Without an integrated strategy covering housing as a whole, which includes providing housing of a safe and acceptable standard, individual policy solutions are likely to bring very limited success.

Focusing on the existing housing stock and using it more efficiently could bring larger and more immediate benefits, as it accounts for some 99% of housing already in existence. While new-builds of all types are obviously extremely important, and must be increased, they at best account annually for around 1% of the stock. Therefore, it would be a better use of the existing stock if older households, who own

more and bigger homes, had more of an incentive to ‘rightsize’.

Waiving Stamp Duty for over-65s would provide such an incentive and free up homes for growing families and provide downsizers additional funds for care. Furthermore, it would help the labour market and generate economic activity related to moving house, and in return creating revenue for the Government.

The required proof was in the very elegantly crafted temporary relaxation of Stamp Duty in 2020 to 2021, which immediately gave a boost to the whole of the housing market, and the economy in general, as people prepared homes for sale and refurbished new properties. The tax generated via this increased economic activity outweighed what was ‘lost’ through the Stamp Duty holiday.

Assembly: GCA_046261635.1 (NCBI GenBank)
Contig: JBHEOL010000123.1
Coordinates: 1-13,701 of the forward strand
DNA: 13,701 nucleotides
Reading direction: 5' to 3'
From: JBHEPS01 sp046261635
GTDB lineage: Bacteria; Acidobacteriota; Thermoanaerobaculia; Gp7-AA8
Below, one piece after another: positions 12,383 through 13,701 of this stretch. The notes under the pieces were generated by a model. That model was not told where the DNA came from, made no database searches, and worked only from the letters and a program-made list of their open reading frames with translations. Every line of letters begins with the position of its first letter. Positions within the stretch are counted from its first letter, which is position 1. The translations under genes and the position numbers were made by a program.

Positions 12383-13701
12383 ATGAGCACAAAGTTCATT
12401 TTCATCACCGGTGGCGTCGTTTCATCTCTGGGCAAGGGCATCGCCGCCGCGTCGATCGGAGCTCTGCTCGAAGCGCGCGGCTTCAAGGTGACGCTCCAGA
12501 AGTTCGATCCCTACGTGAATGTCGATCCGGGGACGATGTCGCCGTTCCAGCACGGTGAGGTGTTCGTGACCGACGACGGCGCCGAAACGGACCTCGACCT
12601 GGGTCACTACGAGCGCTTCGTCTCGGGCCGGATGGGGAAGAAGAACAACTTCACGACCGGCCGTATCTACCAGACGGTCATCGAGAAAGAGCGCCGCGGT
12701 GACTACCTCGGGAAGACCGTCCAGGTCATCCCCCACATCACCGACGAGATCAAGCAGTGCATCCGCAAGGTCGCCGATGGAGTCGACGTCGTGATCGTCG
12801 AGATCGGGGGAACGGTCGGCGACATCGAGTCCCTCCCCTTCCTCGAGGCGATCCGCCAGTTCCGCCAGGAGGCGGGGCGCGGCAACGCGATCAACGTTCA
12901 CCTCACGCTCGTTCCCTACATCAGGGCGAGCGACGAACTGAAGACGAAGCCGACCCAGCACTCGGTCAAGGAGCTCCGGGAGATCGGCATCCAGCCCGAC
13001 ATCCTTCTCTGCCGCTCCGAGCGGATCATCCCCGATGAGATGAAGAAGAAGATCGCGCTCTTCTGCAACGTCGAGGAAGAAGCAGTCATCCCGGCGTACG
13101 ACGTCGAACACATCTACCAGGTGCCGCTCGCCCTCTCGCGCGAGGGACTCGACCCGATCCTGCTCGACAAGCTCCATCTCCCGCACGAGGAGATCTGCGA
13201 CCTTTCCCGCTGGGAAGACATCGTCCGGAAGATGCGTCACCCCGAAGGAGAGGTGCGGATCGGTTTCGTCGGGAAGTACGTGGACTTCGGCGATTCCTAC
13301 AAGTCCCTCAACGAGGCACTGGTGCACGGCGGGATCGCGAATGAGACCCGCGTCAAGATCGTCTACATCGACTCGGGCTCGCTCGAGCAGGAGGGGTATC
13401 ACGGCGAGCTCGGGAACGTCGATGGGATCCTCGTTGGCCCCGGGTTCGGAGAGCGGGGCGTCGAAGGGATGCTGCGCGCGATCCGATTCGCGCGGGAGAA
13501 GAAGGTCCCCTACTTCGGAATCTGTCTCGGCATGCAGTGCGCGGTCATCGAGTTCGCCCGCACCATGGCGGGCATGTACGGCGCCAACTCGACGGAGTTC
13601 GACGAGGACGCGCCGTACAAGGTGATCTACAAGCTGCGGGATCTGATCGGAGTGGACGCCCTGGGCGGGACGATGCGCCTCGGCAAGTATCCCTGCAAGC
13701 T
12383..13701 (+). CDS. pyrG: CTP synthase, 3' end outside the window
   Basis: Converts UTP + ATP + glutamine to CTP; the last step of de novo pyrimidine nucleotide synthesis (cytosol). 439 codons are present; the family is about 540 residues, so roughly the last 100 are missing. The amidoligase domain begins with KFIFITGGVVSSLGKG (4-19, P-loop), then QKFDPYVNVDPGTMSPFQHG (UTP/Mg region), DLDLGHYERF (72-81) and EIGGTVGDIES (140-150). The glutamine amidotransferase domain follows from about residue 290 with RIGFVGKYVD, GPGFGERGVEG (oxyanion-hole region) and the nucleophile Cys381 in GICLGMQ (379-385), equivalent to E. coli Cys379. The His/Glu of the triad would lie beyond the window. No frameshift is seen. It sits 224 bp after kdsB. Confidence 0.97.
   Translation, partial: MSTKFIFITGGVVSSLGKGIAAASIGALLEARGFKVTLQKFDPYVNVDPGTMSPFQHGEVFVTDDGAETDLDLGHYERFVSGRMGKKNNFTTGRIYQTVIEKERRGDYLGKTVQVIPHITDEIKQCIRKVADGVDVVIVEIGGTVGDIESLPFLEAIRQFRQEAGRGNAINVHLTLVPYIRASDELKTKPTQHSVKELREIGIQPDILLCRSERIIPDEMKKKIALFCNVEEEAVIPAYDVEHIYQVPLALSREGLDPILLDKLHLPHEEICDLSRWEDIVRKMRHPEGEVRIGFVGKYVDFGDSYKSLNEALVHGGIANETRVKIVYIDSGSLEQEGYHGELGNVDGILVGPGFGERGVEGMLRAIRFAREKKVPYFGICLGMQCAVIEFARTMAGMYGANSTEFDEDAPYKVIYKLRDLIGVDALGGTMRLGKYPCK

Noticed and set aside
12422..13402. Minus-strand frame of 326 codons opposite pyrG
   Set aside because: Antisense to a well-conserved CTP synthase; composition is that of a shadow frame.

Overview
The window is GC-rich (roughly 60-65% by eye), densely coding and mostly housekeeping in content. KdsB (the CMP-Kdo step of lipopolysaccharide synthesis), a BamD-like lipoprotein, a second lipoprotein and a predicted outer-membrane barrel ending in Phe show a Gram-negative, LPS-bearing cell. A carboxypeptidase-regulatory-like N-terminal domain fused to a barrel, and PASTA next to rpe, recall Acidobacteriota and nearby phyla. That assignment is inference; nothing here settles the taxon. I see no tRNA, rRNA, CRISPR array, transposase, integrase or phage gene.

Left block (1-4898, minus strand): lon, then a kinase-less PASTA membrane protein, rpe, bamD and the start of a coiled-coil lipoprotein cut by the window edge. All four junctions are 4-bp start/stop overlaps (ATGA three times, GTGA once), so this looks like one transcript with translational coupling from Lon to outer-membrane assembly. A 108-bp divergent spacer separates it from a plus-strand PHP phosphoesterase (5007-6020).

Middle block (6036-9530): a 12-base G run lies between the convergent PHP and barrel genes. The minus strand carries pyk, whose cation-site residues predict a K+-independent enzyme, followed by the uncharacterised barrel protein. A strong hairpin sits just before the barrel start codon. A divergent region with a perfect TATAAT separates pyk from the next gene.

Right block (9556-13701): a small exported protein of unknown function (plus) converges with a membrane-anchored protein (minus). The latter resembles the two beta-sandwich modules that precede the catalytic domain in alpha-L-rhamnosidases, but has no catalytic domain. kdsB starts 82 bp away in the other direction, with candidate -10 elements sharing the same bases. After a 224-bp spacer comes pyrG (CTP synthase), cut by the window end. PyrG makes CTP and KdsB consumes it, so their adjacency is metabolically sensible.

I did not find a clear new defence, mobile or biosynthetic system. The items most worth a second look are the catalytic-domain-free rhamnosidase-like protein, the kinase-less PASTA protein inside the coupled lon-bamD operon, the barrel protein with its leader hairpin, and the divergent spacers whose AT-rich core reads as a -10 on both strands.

HM Treasury and Government as a whole must take a holistic view of taxation and housing policy and stop thinking in silos.

The main aim of the LSE and University of Sheffield report was to set out a coherent and consistent approach to housing policy, starting with what is immediately possible and building on it to spell out a longerterm housing strategy.

This means making the existing stock more efficient, creating more social rented housing, proper support for homeownership, a more effective

The Intermediary | June 2024 10 Opinion

and affordable rented sector, as well as setting achievable targets and updating local plans to reach them.

Although housing developers of large sites must put aside part of individual developments for social housing, this does not fully address the first-time buyer problem, and there are limits, often very sensible ones, on what first-time buyers can borrow and the amount of higher loan-to-income mortgages that lenders can do.

Nevertheless, developers sometimes sit on land banks that have planning permission, watching the value increase rather than building, while at the same time complaining about restrictive planning laws. Government, of whatever hue, could

help change developers’ attitudes by promising to reform planning laws, but not until they have used up a large majority of the land they own which already has planning permission.

This should be combined with a set percentage of properties built being specifically for the first-time buyer.

In conclusion, a major lesson we have learned from the academic reports we have commissioned from the LSE and University of Sheffield, and surveys of the Family Building Society members, is that one of the biggest obstacles to persuading people to downsize is the Stamp Duty.

This tax badly needs reforming, or even better scrapping, and not just freezing! ●

June 2024 | The Intermediary 11
ALISTAIR NIMMO is director of marketing at Family Building Society

It’s time to think di erently about peace of mind